Pekin history project honors legacy of former slave

Chronicle Media

Nance Legins-Costley and her family. She was a former slave who then lived in Pekin.

Pekin Community High School staff and students were recognized for their class work this past year concerning the history and legacy of Nance Legins-Costley, a historically important Pekin resident and first enslaved individual emancipated by Abraham Lincoln.

This is a multi-disciplinary project, students from creative writing, art, state and local history, psychology, and American government and civics courses found inspiration in Legins-Costley historic story.

All writing and art in was generated by PCHS students.

Pekin Mayor Mary Burress and Tazewell County Clerk and Recorder of Deeds John C. Ackerman hosted a media event on Thursday, June 1, at the Holman Center to honor the students’ and teachers’ work on this project.

The high school, the Pekin Public Library, and the Tazewell County Genealogical & Historical Society will also post on their websites a link to the artwork, poetry, inspirational quotes, and video biography created by the students this past year:

This class work was tied into the June 17 dedication in downtown Pekin of the first memorial nationwide to Legins-Costley and her son William Costley.

The dedication is the focus of this year’s Tazewell County Juneteenth Celebration and featured Illinois Supreme Court Justice Lisa Holder White and author Carl Adams as speakers.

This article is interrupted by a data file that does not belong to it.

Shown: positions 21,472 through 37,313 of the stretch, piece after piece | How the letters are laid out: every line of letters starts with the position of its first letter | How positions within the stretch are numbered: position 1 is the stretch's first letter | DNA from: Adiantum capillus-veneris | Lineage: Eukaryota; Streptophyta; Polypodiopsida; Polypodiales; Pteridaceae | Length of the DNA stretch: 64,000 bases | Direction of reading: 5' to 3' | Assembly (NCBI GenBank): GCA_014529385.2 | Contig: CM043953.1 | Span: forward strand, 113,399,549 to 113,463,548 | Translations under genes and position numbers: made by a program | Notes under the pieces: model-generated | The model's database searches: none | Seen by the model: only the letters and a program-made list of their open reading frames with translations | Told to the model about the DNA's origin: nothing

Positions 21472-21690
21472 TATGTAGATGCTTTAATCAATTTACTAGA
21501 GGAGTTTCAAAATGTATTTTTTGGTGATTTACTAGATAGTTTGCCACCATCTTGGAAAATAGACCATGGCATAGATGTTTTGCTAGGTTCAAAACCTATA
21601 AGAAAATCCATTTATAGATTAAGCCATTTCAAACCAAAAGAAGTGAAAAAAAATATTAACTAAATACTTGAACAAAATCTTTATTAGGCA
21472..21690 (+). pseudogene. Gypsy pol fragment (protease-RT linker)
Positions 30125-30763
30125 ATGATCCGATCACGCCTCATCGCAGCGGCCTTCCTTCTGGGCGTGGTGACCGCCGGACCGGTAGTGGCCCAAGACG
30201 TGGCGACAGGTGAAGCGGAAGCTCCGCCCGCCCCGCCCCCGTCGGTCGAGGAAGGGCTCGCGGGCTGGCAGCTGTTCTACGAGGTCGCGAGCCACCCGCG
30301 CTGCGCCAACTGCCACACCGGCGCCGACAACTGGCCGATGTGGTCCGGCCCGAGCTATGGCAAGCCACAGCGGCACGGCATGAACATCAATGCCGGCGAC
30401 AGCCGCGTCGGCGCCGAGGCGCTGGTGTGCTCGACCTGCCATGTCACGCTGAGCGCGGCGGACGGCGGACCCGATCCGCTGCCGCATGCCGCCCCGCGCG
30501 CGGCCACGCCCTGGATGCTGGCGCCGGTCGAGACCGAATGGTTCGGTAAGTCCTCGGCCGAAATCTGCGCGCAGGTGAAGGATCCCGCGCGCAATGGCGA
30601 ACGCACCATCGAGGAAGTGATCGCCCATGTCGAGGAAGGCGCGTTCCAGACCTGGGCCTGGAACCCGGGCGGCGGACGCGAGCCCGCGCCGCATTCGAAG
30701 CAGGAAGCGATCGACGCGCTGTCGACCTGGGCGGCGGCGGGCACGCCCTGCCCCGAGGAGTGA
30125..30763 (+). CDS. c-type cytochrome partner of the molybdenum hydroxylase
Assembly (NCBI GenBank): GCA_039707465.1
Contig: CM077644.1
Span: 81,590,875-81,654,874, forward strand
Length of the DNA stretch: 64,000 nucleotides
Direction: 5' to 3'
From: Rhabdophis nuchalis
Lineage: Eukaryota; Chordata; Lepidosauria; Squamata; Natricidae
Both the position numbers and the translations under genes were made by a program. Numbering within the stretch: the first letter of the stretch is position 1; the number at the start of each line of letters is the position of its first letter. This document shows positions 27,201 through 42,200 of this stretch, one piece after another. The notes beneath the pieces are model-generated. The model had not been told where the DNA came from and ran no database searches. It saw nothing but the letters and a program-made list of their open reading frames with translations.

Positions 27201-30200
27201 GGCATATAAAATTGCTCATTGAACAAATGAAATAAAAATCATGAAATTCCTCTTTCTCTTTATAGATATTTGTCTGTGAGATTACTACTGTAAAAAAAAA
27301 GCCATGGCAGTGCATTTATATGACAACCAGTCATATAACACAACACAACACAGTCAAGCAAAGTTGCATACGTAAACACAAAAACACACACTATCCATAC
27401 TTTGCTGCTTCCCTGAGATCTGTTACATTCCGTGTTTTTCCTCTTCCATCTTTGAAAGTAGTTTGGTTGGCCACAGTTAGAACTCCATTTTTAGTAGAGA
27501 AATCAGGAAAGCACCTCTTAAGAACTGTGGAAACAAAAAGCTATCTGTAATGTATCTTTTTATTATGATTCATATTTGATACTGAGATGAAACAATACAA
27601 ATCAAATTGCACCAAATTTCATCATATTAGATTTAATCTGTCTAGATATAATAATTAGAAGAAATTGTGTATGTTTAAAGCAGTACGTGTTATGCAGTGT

The website featuring this collection of class work is now public and now available to inspire the community to attend the Nance Legins-Costley and William Costley Memorial Dedication Event as well as other Central Illinois Juneteenth Events planned around this vital national historical event. Here again is the link to the webpage created by the Pekin Community High School Students:

Legins-Costley was born into slavery when Illinois was still a territory. As such, she lived in slavery following Illinois’ statehood and was sold several times before settling in Pekin. At 14, she began legal challenges to her status as a slave, and in 1841 then young attorney Abraham Lincoln took her case before the Illinois Supreme Court, successfully gaining her freedom.

She lived the majority of her life in Pekin, moving to Peoria in old age to live with her daughter. Her gravesite in Moffitt Cemetery was paved over and as such their currently is no monument to her life.

Her eldest son, William Costley, is recognized as the first male enslaved individual emancipated by Abraham Lincoln by the same legal action the secured his mother’s freedom. He later enlisted in the Union Army, was injured in battle in Virginia but returned to his unit, the famed 29th Colored Infantry Regiment, when it was redeployed to Texas.